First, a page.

A randomised controlled trial of low-intensity exercise for improving functional fitness and quality of life in community-dwelling sedentary older adults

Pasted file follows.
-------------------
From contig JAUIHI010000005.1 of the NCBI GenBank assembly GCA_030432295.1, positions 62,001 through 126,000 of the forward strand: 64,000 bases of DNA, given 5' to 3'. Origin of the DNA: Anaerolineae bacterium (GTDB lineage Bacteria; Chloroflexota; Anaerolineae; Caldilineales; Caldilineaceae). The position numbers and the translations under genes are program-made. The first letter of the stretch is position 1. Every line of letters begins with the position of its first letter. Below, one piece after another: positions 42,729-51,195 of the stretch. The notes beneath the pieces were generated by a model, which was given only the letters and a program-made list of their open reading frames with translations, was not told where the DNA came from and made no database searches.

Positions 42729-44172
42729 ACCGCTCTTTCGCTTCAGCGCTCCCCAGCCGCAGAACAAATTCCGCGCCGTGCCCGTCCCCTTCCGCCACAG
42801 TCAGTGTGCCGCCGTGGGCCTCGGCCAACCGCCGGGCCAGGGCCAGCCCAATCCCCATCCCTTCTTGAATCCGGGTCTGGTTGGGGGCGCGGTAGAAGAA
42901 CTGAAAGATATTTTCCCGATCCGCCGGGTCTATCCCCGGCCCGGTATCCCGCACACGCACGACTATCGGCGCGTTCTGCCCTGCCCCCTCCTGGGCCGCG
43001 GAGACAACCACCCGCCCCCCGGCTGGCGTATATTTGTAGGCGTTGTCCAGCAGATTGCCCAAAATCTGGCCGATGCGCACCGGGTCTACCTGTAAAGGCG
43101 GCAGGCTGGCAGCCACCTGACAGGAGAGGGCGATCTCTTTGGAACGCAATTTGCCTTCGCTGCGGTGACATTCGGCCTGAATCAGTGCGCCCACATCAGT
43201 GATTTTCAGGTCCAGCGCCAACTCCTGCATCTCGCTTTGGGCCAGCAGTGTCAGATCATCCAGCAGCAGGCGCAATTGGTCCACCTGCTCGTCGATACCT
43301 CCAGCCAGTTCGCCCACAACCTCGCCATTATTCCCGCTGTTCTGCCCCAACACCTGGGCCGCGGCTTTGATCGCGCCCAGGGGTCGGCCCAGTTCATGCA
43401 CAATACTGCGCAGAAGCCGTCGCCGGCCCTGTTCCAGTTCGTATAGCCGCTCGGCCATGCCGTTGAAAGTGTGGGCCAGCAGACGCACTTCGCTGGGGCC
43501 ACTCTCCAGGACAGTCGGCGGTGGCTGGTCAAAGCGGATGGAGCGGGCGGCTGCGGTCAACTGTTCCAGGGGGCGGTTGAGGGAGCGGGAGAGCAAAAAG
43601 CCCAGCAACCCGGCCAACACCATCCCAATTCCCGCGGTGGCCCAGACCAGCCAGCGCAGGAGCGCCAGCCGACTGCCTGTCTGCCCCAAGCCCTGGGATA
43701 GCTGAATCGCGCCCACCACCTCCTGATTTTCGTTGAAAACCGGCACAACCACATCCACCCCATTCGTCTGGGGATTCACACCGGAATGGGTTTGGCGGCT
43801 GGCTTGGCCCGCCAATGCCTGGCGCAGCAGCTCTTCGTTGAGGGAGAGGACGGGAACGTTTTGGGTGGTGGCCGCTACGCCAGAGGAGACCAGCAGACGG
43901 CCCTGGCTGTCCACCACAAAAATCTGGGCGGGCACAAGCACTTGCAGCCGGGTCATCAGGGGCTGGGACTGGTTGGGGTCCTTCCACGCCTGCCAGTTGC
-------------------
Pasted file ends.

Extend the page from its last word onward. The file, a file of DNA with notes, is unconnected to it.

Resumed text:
A Randomised Controlled Trial of Low-Intensity Exercise for Improving Functional Fitness and Quality of Life in Community-Dwelling Sedentary Older Adults Authors: Chaiya Mr Noradechanunt, Herbert Groeller, Anthony Worsley Purpose: Promotion of physical activity is needed for sedentary elderly to improve and maintain functional ability to perform activities of daily life. Various exercise modes are available to improve functional fitness (FF) and quality of life (QoL) in older adults. However, information on the comparative efficacy of lowintensity exercise modes to improve FF and QoL in sedentary elderly is limited. This study investigated the effects of Thai Yoga and Tai Chi programs on FF and QoL among sedentary, healthy elderly. Methods: Thirty-nine older adults (67 +- 6 year-old, 29 women) were randomly assigned to Thai Yoga (TY), Tai Chi (TC), or Control (CON) groups. The treatment programs were performed for 12 weeks, 90 minutes duration, twice weekly. FF was evaluated using the Senior Fitness Test battery. QoL was assessed using the 36-item Short-Form Health Survey (SF-36), the Centre for Epidemiological Studies of Depression (CES-D), the Physical Activity Scale for the Elderly (PASE), and the Physical Activity Enjoyment Scale (PACES). Outcome measures were conducted at baseline, six, 12, and 24 weeks. The data were analysed using repeated-measures analysis of variance. Results: Statistically significant improvements in all components of FF, the SF-36 vitality dimension, and PACES were found in the TY, but not in the TC or CON groups. These beneficial effects were maintained until 12 weeks after the program finished. There were no significant changes in other dimensions of SF- 36, PASE, and CES-D. Conclusions: The results suggest that Thai Yoga is a safe, cost-effective way to improve the physical and psychological functioning of older people.